Boris Johnson was braced to potentially receive further fines for breaches of coronavirus laws after a justice minister resigned over the “repeated rule-breaking” in Downing Street.
Conservative peer David Wolfson said he had “no option” other than to quit because the scale and nature of the events determined by police to be breaches so far are “inconsistent with the rule of law”.
Multiple newspapers carried reports suggesting the Prime Minister could receive further fixed penalty notices after he accepted a fine for attending a birthday party held for him in No 10 during Covid restrictions in June 2020.
Downing Street sources said they were awaiting the outcome of the ongoing Scotland Yard inquiry after Mr Johnson conceded more fines could follow, having reportedly attended six of the 12 events under investigation.
The Prime Minister will attempt to move on from the scandal with a major speech on Thursday setting out new plans for the asylum system, including sending individuals more than 4,000 miles to Rwanda for processing.
The fallout after Mr Johnson and Chancellor Rishi Sunak admitted paying fines this week was continuing with further calls to quit.
Conservative MPs Nigel Mills and Craig Whittaker said the Prime Minister’s position was untenable after he was found to have broken the rules he set.
However, Mr Johnson’s position was safe for the time being, with politicians away from Parliament for the Easter recess and numerous Tory critics arguing for immediate focus to be on the invasion of Ukraine.
Lord Wolfson, a justice minister since 2020, said in his resignation letter to Mr Johnson that he has come to the “inevitable conclusion that there was repeated rule-breaking, and breaches of the criminal law, in Downing Street”.
He concluded that had no option but to resign considering “my ministerial and professional obligations to support and uphold the rule of law”.
The decision heaped pressure on Dominic Raab, whose Labour shadow Steve Reed pointed out as Justice Secretary is “constitutionally charged with upholding the law but is instead condoning law-breaking” by backing Mr Johnson.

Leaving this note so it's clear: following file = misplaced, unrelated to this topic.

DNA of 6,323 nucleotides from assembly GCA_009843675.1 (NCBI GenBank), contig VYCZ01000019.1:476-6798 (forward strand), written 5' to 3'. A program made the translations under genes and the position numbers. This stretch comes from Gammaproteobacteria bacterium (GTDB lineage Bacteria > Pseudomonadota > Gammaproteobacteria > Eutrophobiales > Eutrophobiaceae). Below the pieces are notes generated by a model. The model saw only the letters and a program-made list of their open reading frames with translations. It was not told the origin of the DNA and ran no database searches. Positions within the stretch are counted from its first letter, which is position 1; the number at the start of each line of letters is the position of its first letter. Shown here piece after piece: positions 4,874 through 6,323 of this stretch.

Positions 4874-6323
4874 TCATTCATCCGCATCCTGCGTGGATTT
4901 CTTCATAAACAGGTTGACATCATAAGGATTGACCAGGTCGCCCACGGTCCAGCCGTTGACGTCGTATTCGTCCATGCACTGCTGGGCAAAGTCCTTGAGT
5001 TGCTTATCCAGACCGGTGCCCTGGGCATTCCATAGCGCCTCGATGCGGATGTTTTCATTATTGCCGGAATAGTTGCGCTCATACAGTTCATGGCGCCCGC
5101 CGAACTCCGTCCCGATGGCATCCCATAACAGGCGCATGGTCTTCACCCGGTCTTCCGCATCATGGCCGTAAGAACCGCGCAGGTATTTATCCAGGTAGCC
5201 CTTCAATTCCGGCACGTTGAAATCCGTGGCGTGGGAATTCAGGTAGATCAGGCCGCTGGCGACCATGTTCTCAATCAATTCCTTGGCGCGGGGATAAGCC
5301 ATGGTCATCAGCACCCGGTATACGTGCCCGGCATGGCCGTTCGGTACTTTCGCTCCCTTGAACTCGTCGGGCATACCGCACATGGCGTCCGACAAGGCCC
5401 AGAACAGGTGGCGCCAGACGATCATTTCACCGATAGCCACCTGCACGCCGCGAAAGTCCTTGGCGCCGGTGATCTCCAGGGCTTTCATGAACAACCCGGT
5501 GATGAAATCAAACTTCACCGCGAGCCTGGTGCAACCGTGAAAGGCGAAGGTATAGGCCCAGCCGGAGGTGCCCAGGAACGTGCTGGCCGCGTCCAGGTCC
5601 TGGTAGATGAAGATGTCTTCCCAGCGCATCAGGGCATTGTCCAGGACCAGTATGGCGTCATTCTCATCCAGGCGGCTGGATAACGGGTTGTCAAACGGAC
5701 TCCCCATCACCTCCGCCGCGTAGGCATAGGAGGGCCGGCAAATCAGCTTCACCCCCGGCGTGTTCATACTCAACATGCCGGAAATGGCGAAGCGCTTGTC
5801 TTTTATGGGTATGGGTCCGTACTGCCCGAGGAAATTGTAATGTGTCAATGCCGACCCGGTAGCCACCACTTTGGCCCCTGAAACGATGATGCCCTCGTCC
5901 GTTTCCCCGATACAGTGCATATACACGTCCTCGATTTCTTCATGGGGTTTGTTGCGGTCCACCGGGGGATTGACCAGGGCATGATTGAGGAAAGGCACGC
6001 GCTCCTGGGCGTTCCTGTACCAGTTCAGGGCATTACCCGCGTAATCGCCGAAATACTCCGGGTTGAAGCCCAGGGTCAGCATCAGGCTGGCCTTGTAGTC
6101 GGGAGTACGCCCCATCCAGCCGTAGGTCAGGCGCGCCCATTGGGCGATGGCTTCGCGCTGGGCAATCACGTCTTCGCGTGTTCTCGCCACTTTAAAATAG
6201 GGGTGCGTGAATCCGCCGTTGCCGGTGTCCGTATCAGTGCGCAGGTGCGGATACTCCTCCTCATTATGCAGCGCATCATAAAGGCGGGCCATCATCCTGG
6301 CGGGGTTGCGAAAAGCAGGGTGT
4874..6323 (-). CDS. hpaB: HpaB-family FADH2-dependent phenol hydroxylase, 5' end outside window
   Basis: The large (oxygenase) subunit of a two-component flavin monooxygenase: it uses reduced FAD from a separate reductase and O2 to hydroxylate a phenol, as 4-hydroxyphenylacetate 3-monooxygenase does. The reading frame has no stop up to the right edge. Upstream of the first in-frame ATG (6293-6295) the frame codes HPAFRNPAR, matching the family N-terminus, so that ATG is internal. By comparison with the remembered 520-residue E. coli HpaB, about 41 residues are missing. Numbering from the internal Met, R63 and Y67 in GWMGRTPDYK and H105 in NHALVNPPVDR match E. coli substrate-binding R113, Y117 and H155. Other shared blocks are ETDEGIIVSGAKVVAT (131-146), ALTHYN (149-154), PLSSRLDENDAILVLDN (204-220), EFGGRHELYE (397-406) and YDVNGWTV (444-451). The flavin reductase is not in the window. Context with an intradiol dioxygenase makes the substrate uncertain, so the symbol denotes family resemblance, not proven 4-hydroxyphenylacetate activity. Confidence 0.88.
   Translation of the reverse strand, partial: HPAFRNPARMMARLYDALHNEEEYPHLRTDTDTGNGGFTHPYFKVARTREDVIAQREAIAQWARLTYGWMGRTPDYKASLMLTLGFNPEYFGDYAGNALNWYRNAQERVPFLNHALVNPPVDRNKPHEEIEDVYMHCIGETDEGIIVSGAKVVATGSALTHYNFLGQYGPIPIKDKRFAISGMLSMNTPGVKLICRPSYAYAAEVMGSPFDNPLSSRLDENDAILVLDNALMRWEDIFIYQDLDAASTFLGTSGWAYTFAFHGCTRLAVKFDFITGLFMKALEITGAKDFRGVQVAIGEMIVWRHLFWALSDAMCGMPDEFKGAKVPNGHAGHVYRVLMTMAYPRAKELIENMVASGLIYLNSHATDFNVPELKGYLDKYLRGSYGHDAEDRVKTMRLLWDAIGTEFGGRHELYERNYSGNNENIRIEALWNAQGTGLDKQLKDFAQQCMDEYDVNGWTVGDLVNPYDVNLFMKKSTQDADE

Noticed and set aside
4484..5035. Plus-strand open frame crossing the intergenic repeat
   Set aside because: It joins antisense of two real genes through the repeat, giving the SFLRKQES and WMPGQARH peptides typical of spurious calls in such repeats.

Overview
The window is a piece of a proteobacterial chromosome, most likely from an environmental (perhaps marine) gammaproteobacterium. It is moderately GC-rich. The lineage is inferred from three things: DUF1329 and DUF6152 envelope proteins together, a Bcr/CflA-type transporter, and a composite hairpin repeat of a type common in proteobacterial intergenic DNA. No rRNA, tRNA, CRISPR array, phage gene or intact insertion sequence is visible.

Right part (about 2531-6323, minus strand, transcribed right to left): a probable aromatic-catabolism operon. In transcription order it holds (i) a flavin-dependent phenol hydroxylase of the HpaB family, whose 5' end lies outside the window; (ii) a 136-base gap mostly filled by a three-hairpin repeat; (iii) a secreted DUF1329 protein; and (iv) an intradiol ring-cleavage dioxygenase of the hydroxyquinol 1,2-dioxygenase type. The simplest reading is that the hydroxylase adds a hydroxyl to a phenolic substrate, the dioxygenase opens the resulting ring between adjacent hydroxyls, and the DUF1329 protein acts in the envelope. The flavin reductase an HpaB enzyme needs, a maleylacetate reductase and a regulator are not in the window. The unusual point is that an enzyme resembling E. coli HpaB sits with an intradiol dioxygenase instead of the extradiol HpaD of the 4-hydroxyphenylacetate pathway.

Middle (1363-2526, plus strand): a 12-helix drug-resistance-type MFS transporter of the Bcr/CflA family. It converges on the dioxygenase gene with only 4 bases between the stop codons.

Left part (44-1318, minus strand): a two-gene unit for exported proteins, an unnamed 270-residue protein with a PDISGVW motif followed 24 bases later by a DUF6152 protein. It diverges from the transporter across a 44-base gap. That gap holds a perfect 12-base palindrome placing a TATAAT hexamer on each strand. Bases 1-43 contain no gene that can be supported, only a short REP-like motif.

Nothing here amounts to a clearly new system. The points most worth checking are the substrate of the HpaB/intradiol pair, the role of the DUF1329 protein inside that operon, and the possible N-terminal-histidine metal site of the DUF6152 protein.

Mr Raab described Lord Wolfson as a “world-class lawyer” whose “wisdom and intellect will be sorely missed” in Government.
Mr Johnson wrote to the peer saying he was “sorry to receive” the resignation, while praising his “years of legal experience”.
Earlier, Mr Mills became the first Tory backbencher to publicly call for Mr Johnson to fall on his sword since the fines landed.
The MP for Amber Valley, in Derbyshire, told the PA news agency Mr Johnson’s position was untenable, saying: “Yeah, I think for a Prime Minister in office to be given a fine and accept it and pay it for breaking the laws that he introduced… is just an impossible position.”
Mr Whittaker, the MP for West Yorkshire constituency of Calder Valley, called for both the Prime Minister and Mr Sunak to resign in response to questions from voters.
“To be very clear, my personal opinion is that he and the Chancellor both should resign because you can’t set the laws and then break them as they have,” he said in a Facebook video.
But Mr Whittaker said he would not be submitting a letter to the 1922 Committee of backbench Tories, saying he expects the Prime Minister would win the vote which he argued would distract the Ukraine and cost-of-living crises.
Welsh Secretary Simon Hart indicated the Prime Minister would not resign even if he was fined multiple times in the Metropolitan Police’s Operation Hillman probe.
Mr Hart told Times Radio: “I don’t necessarily see the difference between one or two (fines), for example, the principle is the same.
“I personally don’t think that for people in public life – or any other walk of life, for that matter – that should necessarily be accompanied by another penalty, which is the removal of your job or similar.”
Both Mr Johnson and Mr Sunak – and the Prime Minister’s wife Carrie, who was also fined over the party in the Cabinet Room – apologised on Tuesday and confirmed they had paid the fines.
Multiple Tory MPs and Cabinet ministers have expressed their backing for the Prime Minister, pointing to his support for Ukraine in response to Vladimir Putin’s invasion.
One who was publicly quiet over the scandal was Home Secretary Priti Patel, but a Home Office source said Mr Johnson has her “full support”.
It was argued it was difficult for Home Office ministers to comment on ongoing police investigations.
More than 50 fines have been referred to the Acro Criminal Records Office since the Met’s inquiry started.
Speaking to broadcasters at his country residence, Chequers, on Tuesday, Mr Johnson said it “did not occur” to him at the time that the party for which he was fined might be breaching Covid rules.
Mr Sunak offered an “unreserved apology”, saying he understood that “for figures in public office, the rules must be applied stringently in order to maintain public confidence”.
A spokesperson for Mrs Johnson said: “Whilst she believed that she was acting in accordance with the rules at the time, Mrs Johnson accepts the Metropolitan Police’s findings and apologises unreservedly.”